A Colchester-based MBS Robotics team of fourth through sixth graders will make their way to Detroit this April to compete in the 30th annual First Lego League World Festival robotics competition. The team of six took first place in a state tournament held at Norwich University last month.
“It was a surprise. We weren’t planning on winning,” said team leader Benjamin Hardy, before quickly adding, “Not that we didn’t work hard.”
Headed by husband and wife duo Benjamin Hardy and Angela Flores-Hardy, the team has competed in the First Lego League for three years. Their season runs from August to December with biweekly meetings in the Hardy’s garage to craft a Lego robot, work on programming and prepare a presentation.
The worldwide competition challenges teams of up to 10 members grades 4-8 to code Lego robots that can traverse a specially designed tabletop course and solve a challenge problem.
The goal of the competition is to teach STEM and communication skills to competitors; students must research the challenges beforehand to inform their presentation and solution.
“All STEM professionals can look back at some point in their life [and see] that some event or something that they did gave them a passion for problem solving,” Hardy said. “This is really an attempt to provide that.”
This year’s challenge was called “Into Orbit” and centered on long-term space travel. MBS Robotics focused on feeding and entertaining astronauts while also developing a program to grow fresh produce in space, Hardy said. They even had the opportunity to video conference with two NASA employees who hold posts with the International Space Station.
“They thought it was a very good idea,” said team member Remington Hardy, a three-year First Lego League veteran. “We thought that [growing] plants … would be a chore, but they said that it would be fun to actually eat fresh food and to be growing something alive up in space.”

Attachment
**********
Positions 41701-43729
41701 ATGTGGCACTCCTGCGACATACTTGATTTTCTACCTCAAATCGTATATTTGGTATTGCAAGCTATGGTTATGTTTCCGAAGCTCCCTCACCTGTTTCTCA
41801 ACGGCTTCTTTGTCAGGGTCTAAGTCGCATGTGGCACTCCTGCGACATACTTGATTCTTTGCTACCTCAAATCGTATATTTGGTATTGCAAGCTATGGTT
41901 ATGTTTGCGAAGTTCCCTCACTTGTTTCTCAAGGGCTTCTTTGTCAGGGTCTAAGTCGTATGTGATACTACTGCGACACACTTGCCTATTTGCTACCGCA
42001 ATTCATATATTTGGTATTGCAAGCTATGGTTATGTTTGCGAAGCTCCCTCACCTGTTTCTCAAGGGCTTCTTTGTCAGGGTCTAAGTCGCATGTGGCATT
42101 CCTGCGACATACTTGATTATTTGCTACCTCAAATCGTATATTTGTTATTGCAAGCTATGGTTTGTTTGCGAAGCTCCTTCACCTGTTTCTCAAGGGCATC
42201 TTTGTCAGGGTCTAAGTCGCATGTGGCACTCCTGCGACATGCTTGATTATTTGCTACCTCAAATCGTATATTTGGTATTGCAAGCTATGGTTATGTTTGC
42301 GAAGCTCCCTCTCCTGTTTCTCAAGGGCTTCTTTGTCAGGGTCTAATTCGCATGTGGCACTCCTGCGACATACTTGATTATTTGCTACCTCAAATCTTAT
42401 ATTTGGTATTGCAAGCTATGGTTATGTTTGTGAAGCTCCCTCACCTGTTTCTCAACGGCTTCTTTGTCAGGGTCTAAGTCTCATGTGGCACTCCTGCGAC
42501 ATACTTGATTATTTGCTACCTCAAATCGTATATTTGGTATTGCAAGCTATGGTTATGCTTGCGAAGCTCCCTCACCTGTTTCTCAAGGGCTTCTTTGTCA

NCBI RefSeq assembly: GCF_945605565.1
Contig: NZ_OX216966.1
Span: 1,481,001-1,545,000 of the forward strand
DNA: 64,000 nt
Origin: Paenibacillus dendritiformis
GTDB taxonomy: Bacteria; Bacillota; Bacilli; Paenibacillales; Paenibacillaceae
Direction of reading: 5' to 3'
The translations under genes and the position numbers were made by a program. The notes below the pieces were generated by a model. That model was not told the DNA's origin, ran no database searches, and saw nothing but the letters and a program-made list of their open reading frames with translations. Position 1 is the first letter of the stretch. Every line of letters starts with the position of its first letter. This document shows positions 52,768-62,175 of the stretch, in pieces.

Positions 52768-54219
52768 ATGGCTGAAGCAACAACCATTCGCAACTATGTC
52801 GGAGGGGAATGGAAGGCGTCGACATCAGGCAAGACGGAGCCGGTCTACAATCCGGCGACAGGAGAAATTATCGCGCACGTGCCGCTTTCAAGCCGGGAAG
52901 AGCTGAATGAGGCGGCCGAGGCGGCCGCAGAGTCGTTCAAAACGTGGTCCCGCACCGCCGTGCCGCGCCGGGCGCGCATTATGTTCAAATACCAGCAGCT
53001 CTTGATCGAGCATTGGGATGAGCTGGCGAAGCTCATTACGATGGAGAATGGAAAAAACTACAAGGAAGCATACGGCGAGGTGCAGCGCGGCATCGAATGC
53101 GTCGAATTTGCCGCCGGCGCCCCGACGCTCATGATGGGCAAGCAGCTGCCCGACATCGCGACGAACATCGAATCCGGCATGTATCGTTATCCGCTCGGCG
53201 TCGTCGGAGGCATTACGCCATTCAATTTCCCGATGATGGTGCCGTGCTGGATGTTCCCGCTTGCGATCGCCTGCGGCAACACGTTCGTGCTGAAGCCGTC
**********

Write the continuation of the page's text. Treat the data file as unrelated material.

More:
Remington, 12, and his sister Ava, 9, are the Hardy’s children. Remington’s love of Legos and knack for computer programming drew him to the club, while Ava joined this year after seeing how much her brother enjoyed the competition.
“It’s real fun to do that kind of stuff, designing a robot to do specific things,” Remington said, adding this year they modified the Lego starter robot with flat edges to help it move straight along the table’s rims. For Ava, the best part of the competition was preparing props like plant canisters for their challenge problem.
The group plans to extend its season to prepare for the World Festival in April, where it will go up against 107 other teams from around the globe. Crew members will work to modify their robot and smooth out their programs over the next few months. They’ll also make patches and pins to distribute to their competitors.
Still up in the air, meanwhile, is how intense the team plans to compete. “We’re going to have to do quite a bit,” Remington said.
“The world championship is like real big,” he continued. “We’re not sure what we’re going to do; there’s a few options: Do we want to win it … or do we want to take in all the nations there?”
The team was funded through donations from Hardy’s employer and provides for six members annually. There’s no charge for participants, a factor Hardy says opens the club to all kids, and if the team finds a public setting to practice in for next year’s competition, he said they’d happily share their board with other aspiring Colchester teams.
“It’d be great to have multiple teams from Colchester,” he said.